Malala returns to London as four-day Pakistan trip comes to end

Malala Yousafzai returns to Pakistan Nobel laureate visits Swat Valley vows to continue fight for girls education

'I've never been so happy', says Malala in visit to hometown

"In the outside world, internationally, there are concerns that Pakistan is a terrorist country or there is no peace in Pakistan", she said.

It's still the "most handsome place on earth", the young Nobel Laureate says.

The visit was kept highly secret and hardly anyone knew until she landed in Islamabad and was driven in security to a hotel.

"My first visit to Swat valley after five and a half years since the attack", she wrote in her school's guestbook, according to CNN, "I have felt so happy".

After flying from Islamabad, she met with friends and family before visiting the all-boys Swat Cadet College Guli Bagh, a military-run school some 15 kilometers outside Mingora.

On the afternoon of 9 October 2012, Yousafzai was injured after a Taliban gunman attempted to murder her. Yousafzai remained unconscious, in critical condition at the Rawalpindi Institute of Cardiology, but later her condition improved enough for her to be sent to the Queen Elizabeth Hospital in Birmingham, UK.

Most Pakistanis warmly welcomed her visit but some launched a campaign on social media against her and she also faced tough questions from journalists.

Yousafzai's fund has already built a school in Swat and she says schools are needed to fight extremists.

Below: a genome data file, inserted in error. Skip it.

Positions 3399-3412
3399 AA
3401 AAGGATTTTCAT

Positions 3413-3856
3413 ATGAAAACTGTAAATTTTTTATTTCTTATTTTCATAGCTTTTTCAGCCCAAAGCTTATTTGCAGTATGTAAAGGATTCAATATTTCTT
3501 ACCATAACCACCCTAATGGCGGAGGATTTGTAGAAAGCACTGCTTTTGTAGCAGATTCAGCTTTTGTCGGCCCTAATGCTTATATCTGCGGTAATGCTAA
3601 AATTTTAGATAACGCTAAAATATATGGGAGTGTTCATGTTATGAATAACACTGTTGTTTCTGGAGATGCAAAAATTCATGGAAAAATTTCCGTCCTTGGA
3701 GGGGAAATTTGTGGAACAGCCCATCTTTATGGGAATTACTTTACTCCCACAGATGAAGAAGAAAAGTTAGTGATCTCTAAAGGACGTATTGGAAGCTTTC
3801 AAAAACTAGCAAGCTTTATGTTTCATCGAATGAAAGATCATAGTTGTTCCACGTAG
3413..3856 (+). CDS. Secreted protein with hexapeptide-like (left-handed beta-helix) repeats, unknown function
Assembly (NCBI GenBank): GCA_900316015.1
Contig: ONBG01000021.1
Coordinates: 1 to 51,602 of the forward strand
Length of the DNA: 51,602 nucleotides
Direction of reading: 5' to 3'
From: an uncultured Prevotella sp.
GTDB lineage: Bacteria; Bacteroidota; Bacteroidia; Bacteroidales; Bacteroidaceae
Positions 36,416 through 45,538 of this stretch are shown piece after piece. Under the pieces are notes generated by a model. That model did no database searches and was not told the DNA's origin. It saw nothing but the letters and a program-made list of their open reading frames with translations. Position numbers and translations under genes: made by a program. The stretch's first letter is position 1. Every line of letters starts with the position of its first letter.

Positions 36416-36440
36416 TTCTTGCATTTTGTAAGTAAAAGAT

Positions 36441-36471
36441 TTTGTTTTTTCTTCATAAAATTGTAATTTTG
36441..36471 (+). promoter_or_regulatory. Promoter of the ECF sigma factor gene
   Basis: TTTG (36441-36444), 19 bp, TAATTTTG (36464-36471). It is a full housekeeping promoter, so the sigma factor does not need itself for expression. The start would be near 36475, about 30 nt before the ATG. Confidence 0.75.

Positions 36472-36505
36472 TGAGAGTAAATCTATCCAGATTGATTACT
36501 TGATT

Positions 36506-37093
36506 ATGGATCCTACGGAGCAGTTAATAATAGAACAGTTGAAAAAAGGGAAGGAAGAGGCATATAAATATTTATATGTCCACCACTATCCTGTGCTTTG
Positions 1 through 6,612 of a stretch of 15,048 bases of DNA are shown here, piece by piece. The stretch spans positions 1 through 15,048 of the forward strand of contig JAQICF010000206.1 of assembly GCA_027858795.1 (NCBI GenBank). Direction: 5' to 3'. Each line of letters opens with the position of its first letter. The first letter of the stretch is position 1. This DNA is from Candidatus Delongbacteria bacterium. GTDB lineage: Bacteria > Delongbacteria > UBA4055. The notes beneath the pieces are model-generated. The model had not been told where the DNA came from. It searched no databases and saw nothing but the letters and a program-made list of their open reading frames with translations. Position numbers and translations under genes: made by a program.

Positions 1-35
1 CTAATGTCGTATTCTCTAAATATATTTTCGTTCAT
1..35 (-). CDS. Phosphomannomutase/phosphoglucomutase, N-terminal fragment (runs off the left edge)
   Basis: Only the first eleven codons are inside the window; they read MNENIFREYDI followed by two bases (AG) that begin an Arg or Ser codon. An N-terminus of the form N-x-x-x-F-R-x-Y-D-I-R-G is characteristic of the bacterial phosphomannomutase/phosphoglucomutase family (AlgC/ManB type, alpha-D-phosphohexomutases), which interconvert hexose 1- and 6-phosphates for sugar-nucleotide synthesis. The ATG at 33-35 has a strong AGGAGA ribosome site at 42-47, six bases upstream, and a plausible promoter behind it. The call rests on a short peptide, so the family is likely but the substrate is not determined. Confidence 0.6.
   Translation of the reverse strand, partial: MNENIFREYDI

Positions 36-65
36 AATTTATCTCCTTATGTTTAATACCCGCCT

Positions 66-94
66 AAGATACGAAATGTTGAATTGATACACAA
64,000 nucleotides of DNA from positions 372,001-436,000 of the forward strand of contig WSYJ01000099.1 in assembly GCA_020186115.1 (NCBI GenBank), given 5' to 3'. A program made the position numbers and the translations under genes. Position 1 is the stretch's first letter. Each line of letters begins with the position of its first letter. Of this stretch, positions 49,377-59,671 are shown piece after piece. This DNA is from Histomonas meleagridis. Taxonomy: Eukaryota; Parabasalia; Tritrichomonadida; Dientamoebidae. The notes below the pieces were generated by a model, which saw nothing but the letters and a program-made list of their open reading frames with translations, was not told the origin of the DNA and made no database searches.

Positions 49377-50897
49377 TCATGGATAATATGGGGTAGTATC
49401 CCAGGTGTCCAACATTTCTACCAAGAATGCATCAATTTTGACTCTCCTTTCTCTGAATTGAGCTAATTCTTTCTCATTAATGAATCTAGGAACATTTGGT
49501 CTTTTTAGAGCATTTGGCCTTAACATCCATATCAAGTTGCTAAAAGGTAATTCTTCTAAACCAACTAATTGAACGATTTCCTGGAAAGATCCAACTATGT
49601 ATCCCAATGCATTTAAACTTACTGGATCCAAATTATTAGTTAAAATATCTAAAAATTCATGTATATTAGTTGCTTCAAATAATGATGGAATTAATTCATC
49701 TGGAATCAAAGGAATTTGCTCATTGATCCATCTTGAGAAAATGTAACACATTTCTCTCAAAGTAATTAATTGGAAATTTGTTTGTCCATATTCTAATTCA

Footage on local television channels showed the 20-year-old and her family arrive at Benazir Bhutto International Airport in capital Islamabad to board a plane to the United Kingdom after a four-day visit.

In an exclusive interview with Ayaz Gul for the Voice of America, Yousafzai said it was important for her to come back to Pakistan.

Her near-miraculous recovery, and tireless career as an education advocate, have since turned her into a global symbol for human rights, and in 2014 she became the youngest person ever to be awarded the Nobel Peace Prize when she was just 17.

Malala told AFP in Swat that she could see vast changes in the area since 2012-but added she has read reports which claim up to 50 percent of children are still out of school.

Following the Taliban shooting, Malala left Pakistan for the United Kingdom, where she has lived ever since.

The Taliban, who are opposed to the education of girls, have destroyed hundreds of schools in Pakistan.

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